Politicizing the Classroom, Part 2

Peter Wood

This article was originally published on the Chronicle of Higher Education's Innovations blog.

In Part One of this post, I began a review of the new report from the American Association of University Professors (AAUP) titled Ensuring Academic Freedom in Politically Controversial Academic Personnel Decisions. The report is, in effect, a mask for the effort to politicize the university even further. The “controversies” it would protect the university from arise not, as the AAUP would have it, mostly from the “intrusion” of outside parties, but from the attempt to use the university as a platform for partisan political advocacy. In this second and concluding part, I examine some of the ways in which the AAUP attempts to build a firewall around faculty members who abuse their privileges while ignoring others whose academic freedom is genuinely at risk.  

All Judgments Welcome, No Questions Asked

At times the authors of the report seem so eager to keep the door of advocacy wide open that they issue declarations that they surely have not thought through. Here, for instance, their zeal not to preclude a faculty member’s right to express an opinion takes the form of an absolute:

Neither the expression nor the attempted avoidance of value judgments can or should in itself provide a reasonable ground for assessing the professional conduct and fitness of a faculty member. (p. 30)

Really? Are we to suppose that the AAUP would be happy to apply this principle to those whose “value judgments” are in character racist, anti-Semitic, or misogynist and who express these views openly in class? Or that the AAUP would be happy to defend the open expression in class at a secular university of a religious believer whose “value judgments” include the damnation of non-believers?  In the real world some “value judgments” comport poorly with “fitness” of a faculty member to teach. The problem in this case is that the AAUP is thinking only of certain issues. It names them in the sentence preceding the declaration of principle: “controversial views of homosexuality, global warming, or government policies for combating terrorism.”

These are indeed matters on which contentious “value judgments” are made, and it is interesting to see how not long ago AAUP president Cary Nelson equivocated about John Yoo’s academic rights in a case involving “government policies for combating terrorism.” Yoo is the University of California Berkley law professor who, while on leave served in Department of Justice’s Office of Legal Counsel under President George W. Bush, where he wrote justifications for holding enemy combatants and used “enhanced interrogation techniques” (e.g. waterboarding) on them.  When he returned to Berkley, protesters accused him of war crimes and demanded that he be fired. Nelson came out in favor of “due process” for Yoo, as opposed to summary dismissal. But Nelson’s article certainly doesn’t read like a robust defense of Yoo’s right to express his own value judgments. Of course, Nelson points out that he is writing for himself and not articulating the AAUP’s official position.

The AAUP’s principle is thus both overstated and underapplied. We should welcome some forms of reticence on the part of the faculty members. Not all their value judgments belong on display in the classroom. I would think, for example, that Professor Bradley E. Schaefer, the Louisiana State University astronomer I mentioned at the beginning of yesterday’s article, might improve his “fitness” for teaching about the solar system by leaving at home his disdain for students who disagree with him about global warming. But in a case where a faculty member is targeted for his professional views, as was Yoo for his position with the Department of Justice and Howell for his teaching on Catholic doctrine at the University of Illinois, we really do need to protect that right. These are cases where an individual expressed statements germane to the subject, fully within his professional competence, and in an appropriate manner. I hope that when the AAUP gets around to finalizing this draft, they will amend this passage in the direction of a more careful set of distinctions.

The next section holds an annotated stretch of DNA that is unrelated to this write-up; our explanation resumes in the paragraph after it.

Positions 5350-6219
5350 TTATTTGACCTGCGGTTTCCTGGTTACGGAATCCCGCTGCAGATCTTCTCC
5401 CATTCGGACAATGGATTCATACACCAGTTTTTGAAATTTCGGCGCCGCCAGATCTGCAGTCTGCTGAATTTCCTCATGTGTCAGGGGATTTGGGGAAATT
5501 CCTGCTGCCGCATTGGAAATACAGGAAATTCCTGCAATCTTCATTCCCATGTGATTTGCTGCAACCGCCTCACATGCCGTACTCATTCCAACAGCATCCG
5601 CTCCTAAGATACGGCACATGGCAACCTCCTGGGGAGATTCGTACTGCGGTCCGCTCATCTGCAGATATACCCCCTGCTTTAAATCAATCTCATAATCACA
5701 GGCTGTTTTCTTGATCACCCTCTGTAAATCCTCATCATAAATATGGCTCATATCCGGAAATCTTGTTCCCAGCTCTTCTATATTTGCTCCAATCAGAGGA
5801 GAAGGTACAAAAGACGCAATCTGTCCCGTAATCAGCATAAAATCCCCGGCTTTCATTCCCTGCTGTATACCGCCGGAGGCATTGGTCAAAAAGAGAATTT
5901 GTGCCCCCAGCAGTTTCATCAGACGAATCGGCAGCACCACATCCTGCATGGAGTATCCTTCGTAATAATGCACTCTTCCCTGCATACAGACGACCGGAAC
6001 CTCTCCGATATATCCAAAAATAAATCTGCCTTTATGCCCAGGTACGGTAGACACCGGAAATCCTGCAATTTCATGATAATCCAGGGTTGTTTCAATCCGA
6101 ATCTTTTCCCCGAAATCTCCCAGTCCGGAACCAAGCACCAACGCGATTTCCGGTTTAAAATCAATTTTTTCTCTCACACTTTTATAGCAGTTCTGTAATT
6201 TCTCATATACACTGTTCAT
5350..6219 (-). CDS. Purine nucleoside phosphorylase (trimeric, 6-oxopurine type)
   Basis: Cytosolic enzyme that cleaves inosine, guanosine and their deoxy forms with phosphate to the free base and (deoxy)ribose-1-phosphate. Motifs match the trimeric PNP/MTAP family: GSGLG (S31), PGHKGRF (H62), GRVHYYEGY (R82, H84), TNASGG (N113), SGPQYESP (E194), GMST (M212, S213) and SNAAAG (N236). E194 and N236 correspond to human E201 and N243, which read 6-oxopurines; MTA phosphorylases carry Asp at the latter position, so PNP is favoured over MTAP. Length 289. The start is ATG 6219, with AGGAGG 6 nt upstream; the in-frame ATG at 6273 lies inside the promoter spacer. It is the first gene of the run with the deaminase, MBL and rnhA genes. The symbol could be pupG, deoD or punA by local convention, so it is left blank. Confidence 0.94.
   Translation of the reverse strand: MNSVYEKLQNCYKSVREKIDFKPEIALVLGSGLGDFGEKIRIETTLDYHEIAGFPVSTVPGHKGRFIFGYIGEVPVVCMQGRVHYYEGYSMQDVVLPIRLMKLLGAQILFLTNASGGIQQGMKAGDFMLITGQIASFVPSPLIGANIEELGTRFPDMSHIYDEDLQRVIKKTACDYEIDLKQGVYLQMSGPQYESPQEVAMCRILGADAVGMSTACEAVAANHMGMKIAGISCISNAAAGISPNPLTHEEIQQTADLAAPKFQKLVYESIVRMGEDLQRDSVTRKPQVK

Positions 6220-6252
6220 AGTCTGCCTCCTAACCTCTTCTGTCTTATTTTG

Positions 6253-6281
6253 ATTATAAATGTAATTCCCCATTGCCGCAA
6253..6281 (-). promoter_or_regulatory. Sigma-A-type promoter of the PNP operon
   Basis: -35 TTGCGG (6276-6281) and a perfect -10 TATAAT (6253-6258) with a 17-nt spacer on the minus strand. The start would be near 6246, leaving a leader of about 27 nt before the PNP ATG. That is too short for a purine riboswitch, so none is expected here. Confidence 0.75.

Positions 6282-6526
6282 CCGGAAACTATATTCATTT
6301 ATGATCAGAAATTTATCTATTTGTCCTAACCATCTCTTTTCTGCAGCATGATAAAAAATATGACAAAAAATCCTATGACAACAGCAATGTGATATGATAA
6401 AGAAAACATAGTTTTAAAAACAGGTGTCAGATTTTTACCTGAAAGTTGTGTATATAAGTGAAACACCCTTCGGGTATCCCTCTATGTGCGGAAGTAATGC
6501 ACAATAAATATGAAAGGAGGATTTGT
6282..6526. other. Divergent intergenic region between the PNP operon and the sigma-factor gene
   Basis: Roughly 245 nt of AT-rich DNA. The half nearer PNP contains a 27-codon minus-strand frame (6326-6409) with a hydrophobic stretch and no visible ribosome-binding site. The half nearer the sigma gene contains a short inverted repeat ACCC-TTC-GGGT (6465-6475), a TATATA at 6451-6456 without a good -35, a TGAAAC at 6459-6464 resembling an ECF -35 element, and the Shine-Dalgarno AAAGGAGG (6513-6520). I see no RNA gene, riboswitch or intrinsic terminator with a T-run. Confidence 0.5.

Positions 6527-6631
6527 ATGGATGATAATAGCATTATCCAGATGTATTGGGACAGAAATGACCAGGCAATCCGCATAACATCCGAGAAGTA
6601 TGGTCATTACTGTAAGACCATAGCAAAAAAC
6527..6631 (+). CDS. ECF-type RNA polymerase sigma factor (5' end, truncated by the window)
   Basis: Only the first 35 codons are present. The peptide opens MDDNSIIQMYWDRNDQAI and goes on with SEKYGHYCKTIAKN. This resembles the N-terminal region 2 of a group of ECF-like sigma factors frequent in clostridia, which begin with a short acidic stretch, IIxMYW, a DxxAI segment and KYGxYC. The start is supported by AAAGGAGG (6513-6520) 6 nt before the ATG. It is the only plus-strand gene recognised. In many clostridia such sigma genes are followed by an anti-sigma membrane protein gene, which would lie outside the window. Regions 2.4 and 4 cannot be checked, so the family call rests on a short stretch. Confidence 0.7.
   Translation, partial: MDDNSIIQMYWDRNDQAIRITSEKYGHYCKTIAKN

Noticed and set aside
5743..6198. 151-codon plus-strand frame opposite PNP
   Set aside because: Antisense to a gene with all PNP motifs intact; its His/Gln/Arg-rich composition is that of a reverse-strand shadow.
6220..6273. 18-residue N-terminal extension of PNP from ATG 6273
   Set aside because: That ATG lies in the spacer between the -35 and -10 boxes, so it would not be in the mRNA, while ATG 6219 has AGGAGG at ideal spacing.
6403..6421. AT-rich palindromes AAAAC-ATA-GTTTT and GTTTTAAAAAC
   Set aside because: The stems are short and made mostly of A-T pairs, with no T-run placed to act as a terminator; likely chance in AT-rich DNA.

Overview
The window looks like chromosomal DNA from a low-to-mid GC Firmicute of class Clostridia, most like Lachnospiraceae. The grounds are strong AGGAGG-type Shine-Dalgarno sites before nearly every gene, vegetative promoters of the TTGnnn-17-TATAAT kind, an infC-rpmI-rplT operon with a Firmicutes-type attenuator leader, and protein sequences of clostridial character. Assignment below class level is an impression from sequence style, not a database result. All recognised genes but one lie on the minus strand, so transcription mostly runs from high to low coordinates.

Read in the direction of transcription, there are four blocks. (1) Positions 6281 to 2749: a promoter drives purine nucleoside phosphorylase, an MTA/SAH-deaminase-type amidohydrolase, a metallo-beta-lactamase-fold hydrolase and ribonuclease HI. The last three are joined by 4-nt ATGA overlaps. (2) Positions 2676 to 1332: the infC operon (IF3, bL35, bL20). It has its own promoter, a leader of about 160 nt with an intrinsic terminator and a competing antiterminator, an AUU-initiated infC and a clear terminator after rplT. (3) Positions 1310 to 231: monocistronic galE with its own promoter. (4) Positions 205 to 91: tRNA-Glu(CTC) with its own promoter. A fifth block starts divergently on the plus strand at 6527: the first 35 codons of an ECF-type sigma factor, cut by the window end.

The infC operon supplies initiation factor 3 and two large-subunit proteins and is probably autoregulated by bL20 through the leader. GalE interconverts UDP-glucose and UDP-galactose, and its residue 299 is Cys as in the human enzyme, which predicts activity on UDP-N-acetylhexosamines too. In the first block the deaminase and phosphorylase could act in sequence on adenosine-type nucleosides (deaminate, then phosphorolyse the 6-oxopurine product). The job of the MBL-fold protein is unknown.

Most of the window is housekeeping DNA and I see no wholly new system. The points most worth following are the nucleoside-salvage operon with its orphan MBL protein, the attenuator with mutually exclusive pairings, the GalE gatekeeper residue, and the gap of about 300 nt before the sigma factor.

The Bombast Protection Clause

One more example of how the AAUP giveth with one hand and taketh away with the other: The AAUP’s commendable principle that, “All academic personnel decisions, including new appointments and renewals of appointments, should rest on considerations that demonstrably pertain to the effective performance of the academic’s professional responsibilities,” stands or falls on what “considerations…demonstrably pertain” to the effective performance of a teacher. I would have thought that the capacity of an individual to communicate lucidly, audibly, and in a manner reasonably matched to the intellectual level and needs of the students would fall within the scope of what demonstrably pertains. But not according to the AAUP. Instead, it announces:

consideration of the manner of expression is rarely appropriate to an assessment of academic fitness. (p. 39)

I would say the exact contrary:  consideration of the manner of expression is always appropriate to an assessment of academic fitness. We need teachers who can modulate, who don’t rant, drone, mumble, scream, gratuitously cuss, or any of a hundred other ways in which “manner of expression” can go wrong. Why is the AAUP attempting to cut off such stuff from standards of “effective performance”? Because it fears that the extreme language favored by some of the politicized faculty members it has set out to defend could prove to be a vulnerability:

…objections to the expression of controversial ideas may be put forward as objections to the manner of expression. But constraints on robust expression are even less appropriate outside the campus, where a speaker necessarily competes with others who enjoy the protection of the First Amendment and where rhetorical intensity may seem to some appropriate to the fundamental political and moral controversies at issue. Moreover, today, when the sound-bite is more readily heard than the more thoughtful dissertation and intemperate speech is commonplace, strong language may be more necessary to those seeking a hearing for controversial views. Consequently, consideration of the manner of expression is rarely appropriate to an assessment of academic fitness. (p. 39) 

Context makes clear that the AAUP isn’t thinking about “manner of expression” in broad terms, but only about the “rhetorical intensity” that comes out of the mouths of those who are intent on bringing their politics to class. Once again, the AAUP stands ready to sacrifice academic standards to its greater goal of ensuring the maximum possible protection of those intent on politicizing the university.